Oh, how life is different in the midst of a global—craziness—pandemic. How the most superficial of our consumer activities change so drastically, causing a dramatic effect on our acquisition of goods (and services).
Are we essentially reduced to being
beggars locked in our own homes? I’ve
learned to be thankful—so very thankful— that items arrive at my home for
consumption. Often the items are not my
initial or primary choice, but that’s OK.
Beggars Quarantiners can’t be choosers,
or can they?
There have been times over the past four weeks of quarantine—social isolation, lockdown, introversion activation…actually, my almost normal daily lifestyle—where we’ve wanted something and it’s just not really possible to get the item or service. We have learned to shift and pivot to make do with the available options presented to us.
We have learned to pre-plan our purchases even more so than we normally do. This allows us to build in the shipping/delivery delay that seemed to be significant in the first month and lessoning with recent orders.
We have learned to select a backup item, just in case the initial item is unavailable. For example, if we want organic bananas or avocados, we add a few conventional items to the cart. We end up with either none, one or the other, or both…quarantiners can’t be choosers. It’s all good. We’re happy with any items that arrived (I am now the owner of two jars of a strange-tasting Sunflower Butter product— quarantiners can’t be choosers).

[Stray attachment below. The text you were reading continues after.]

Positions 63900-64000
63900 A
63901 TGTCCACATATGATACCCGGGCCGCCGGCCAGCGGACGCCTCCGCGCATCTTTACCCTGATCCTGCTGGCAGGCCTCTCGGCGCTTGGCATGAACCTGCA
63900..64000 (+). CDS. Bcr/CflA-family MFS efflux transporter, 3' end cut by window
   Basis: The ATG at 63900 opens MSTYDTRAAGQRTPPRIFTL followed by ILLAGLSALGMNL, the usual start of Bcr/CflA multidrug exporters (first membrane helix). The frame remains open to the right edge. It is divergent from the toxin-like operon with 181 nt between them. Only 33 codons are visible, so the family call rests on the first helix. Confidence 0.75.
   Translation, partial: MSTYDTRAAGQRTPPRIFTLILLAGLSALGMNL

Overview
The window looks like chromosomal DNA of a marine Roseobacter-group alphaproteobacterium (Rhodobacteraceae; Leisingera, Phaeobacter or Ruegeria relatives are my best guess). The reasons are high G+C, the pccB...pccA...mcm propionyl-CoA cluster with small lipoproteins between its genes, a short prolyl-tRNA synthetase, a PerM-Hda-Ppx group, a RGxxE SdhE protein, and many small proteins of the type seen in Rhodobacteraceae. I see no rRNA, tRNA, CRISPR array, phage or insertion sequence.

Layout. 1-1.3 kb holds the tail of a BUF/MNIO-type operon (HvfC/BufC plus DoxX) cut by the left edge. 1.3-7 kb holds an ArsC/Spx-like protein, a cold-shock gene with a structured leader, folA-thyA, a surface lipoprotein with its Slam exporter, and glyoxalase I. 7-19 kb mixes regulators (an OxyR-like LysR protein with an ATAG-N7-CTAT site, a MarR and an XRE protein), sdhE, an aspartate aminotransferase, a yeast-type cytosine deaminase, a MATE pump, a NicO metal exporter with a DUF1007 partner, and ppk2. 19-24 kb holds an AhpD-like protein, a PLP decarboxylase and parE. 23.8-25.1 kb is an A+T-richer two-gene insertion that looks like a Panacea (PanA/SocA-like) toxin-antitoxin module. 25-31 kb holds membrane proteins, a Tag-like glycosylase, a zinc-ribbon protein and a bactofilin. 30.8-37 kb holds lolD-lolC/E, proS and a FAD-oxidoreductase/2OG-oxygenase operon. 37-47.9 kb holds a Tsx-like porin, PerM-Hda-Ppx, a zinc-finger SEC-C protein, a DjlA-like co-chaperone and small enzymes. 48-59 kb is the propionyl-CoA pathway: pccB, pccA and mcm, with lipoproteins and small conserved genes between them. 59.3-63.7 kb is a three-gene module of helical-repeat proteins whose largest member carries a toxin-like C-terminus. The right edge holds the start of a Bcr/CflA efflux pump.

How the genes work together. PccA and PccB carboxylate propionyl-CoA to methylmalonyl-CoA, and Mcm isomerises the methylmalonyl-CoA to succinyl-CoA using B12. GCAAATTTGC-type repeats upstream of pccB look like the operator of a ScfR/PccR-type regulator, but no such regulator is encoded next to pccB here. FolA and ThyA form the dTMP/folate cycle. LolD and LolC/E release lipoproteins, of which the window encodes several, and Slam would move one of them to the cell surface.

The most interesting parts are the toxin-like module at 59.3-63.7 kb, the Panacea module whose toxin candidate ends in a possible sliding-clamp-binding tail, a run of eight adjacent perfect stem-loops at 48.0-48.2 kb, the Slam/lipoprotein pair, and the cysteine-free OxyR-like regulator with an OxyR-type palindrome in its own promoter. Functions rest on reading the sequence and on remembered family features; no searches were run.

I needed an outdoor spa repair. It sounds quite superficial but sitting in hot water for a few minutes does good things for a person, for a soul. [see: 28, 34, 59.60, 63]. Luckily, I was able to find some techs and an electrician who were working—said they were SUPER busy right now—to come over and do service calls. They all made good money providing 6, 12, and 36 minutes of work at my home. I was able to get service and in a few days and a trip to Lowe’s, a working 300-gallon happy zone. I didn’t realize how much not having my standard routine of super-zen time (“commute time”) changed my daily routine.
So, this all leads me to the thought of trying to figure out a safe plan and process to help support the businesses that support me. A way to pull together ideas to help the business that we’ve supported, and enjoyed for years and years.
As the stay-at-home orders transition to limited-release protocols, not everyone will be in a financial position to pay for goods and services. There have been so many salary impacting decisions that flowed so deeply into the supply chain that it will take time for everything and everyone to get back onto a balanced footing. We are planning to do our part, to identify those businesses that we use, and get into a safe (masked) action to engage in transactions. Interestingly, one of the first actions will be bringing my mom’s dog to the groomers for her nail trimming. Sounds superficial, but not to the groomers, or to our “good-girl.” This is assuming the groomers can survive their shutdown.
If you’re not already, plan, and support those who you care about, as soon as you can, safely. If we don’t, they may not be available for us in the future and the “quarantiners can’t be choosers” may shift to a “post quarantine options may change forever.”
*** Nothing in this article is to be construed as financial advice. I am not a financial planner, nor do I pretend to be. You should always consult your own professional when seeking advice.